Texas Heart® Institute at St. Luke’s Episcopal Hospital Among Three Sites in Texas to Offer Innovative Heart Valve Treatment
Two great-grandmothers—Ana Riddel and Anna Jean Irwin—now share more than a first name after both underwent a unique procedure to correct a life-threatening heart valve condition at Texas Heart Institute (THI) at St. Luke’s Episcopal Hospital (SLEH) on the same day.
Riddel, 95, and Irwin, 86, both suffered from severe aortic stenosis, in which the aortic valve stiffens and fails to open properly, causing the heart to work harder to pump blood. The condition is more prevalent as people age and not only impacts one’s quality of life, but can lead to heart failure and increased risk of sudden cardiac death.
On April 15, THI-affiliated cardiologist Biswajit Kar, MD, cardiovascular surgeon Joseph Coselli, MD, and cardiologist Pranav Loyalka, MD, implanted an artificial heart valve in each woman using a non-surgical, minimally invasive technique in which they inserted the device attached to a catheter through the groin and threaded it through the femoral artery to the heart. THI at SLEH is one of only three Texas sites in the Medtronic CoreValve® U.S. Pivotal Trial, a clinical trial that is evaluating the safety and effectiveness of the transcatheter aortic valve, CoreValve, which was used in the two procedures. Kar and Coselli are the principal investigators for the clinical trial at THI at SLEH.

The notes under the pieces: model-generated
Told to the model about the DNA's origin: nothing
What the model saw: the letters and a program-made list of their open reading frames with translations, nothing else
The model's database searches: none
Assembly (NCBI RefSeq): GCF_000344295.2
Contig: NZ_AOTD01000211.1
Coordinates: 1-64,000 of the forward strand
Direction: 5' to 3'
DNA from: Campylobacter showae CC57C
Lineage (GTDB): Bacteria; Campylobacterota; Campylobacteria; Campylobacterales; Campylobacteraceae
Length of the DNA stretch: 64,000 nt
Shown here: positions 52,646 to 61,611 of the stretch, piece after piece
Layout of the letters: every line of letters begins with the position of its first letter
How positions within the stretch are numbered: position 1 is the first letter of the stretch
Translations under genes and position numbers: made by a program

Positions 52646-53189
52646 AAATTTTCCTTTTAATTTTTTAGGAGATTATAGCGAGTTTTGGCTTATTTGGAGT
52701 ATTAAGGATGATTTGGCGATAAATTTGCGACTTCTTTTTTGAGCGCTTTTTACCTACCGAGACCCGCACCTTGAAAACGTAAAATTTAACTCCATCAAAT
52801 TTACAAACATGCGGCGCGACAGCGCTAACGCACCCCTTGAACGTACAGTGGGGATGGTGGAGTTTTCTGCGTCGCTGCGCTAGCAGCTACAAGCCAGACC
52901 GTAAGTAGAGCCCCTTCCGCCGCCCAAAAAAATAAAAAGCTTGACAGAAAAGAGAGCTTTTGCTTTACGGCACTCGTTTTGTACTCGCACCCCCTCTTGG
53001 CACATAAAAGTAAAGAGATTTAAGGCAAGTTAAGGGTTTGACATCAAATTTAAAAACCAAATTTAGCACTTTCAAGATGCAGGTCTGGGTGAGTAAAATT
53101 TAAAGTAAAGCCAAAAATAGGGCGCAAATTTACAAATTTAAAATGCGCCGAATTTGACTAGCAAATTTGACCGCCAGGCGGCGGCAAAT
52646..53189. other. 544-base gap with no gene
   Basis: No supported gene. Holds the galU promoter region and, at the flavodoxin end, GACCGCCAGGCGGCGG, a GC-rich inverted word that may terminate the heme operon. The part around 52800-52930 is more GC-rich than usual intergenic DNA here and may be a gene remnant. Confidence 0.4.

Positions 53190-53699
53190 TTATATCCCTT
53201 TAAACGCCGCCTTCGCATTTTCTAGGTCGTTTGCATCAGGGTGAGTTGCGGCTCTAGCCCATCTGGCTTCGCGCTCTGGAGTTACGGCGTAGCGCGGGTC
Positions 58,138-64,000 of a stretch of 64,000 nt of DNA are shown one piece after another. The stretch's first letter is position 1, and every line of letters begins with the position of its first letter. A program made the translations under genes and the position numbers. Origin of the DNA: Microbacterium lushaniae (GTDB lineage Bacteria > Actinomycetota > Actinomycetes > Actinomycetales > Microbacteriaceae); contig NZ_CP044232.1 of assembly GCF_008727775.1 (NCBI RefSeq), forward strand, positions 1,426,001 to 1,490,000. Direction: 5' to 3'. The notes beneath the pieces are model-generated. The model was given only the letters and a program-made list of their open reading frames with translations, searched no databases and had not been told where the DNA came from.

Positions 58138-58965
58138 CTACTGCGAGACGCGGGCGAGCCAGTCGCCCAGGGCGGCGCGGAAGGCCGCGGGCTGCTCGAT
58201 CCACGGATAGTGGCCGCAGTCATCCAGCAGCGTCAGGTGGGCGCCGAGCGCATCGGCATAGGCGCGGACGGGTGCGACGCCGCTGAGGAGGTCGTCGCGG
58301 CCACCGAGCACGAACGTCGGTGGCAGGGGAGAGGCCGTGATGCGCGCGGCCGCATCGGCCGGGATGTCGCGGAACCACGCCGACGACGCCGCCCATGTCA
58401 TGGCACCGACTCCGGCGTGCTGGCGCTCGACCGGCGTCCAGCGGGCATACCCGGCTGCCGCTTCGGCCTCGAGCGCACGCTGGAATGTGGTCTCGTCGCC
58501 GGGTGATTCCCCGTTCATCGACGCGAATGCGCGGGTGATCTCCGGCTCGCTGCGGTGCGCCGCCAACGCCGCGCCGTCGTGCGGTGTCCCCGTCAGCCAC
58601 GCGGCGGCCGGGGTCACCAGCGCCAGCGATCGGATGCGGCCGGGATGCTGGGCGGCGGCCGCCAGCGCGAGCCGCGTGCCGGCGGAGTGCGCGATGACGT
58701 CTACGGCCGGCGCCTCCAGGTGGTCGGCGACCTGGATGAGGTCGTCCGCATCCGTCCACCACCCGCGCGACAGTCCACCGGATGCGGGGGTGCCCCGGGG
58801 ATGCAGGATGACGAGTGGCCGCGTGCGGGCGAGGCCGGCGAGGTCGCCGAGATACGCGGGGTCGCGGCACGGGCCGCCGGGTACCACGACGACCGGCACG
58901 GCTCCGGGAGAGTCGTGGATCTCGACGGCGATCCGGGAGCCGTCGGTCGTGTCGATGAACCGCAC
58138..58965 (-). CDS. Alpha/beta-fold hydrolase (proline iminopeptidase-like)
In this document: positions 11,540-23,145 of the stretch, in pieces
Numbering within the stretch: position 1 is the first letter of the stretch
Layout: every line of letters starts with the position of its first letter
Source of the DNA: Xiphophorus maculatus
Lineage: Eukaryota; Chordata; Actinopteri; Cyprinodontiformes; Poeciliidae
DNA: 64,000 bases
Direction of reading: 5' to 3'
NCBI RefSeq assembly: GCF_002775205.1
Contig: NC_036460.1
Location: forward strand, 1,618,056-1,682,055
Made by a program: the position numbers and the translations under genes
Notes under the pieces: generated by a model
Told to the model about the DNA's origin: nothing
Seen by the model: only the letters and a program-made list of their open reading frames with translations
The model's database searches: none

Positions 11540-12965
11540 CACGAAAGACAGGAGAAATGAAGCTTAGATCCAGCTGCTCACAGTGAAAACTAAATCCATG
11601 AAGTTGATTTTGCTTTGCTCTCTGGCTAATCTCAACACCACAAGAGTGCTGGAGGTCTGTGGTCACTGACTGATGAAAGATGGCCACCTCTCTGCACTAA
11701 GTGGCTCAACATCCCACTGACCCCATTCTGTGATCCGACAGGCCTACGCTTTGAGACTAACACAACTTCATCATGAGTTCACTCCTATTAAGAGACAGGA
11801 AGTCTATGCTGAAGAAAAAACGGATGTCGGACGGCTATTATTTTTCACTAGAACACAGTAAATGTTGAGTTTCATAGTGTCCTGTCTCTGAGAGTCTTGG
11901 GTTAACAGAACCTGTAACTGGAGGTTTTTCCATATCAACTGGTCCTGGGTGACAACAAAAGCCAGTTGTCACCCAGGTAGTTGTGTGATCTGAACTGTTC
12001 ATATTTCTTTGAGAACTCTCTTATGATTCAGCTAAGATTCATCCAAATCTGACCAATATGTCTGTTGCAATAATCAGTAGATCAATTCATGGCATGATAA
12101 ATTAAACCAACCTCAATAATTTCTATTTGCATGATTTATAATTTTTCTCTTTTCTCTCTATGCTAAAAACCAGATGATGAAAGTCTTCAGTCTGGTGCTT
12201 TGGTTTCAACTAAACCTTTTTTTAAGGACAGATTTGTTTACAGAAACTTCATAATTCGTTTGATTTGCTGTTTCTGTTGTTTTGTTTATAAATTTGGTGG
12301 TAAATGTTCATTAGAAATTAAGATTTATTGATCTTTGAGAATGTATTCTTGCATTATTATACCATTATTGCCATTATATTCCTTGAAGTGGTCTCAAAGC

Currently, open-heart surgery is the standard treatment for aortic stenosis. Yet, many patients—including those, such as Riddel and Irwin, who are frail or have other complicating medical conditions—are either poor candidates for or are precluded entirely from surgery.
“Surgery is a huge stressor,” Kar said. “While surgical valve replacement has good results overall, many high-risk patients who have the surgery end up in nursing homes and require prolonged rehabilitation, and some do not survive. This new procedure will shorten the length of a hospital stay and reduce the stress on the patient’s body.”
Kar added that the new procedure could change how physicians manage aortic valve disease. Before that can occur, the clinical trial is designed to explore whether the procedure is at least equal to, if not better than, surgery.
The trial has a two-year enrollment period, with patients being followed for five years after implantation. Patients who are considered at high risk or ineligible for aortic valve surgery may be considered for the clinical trial.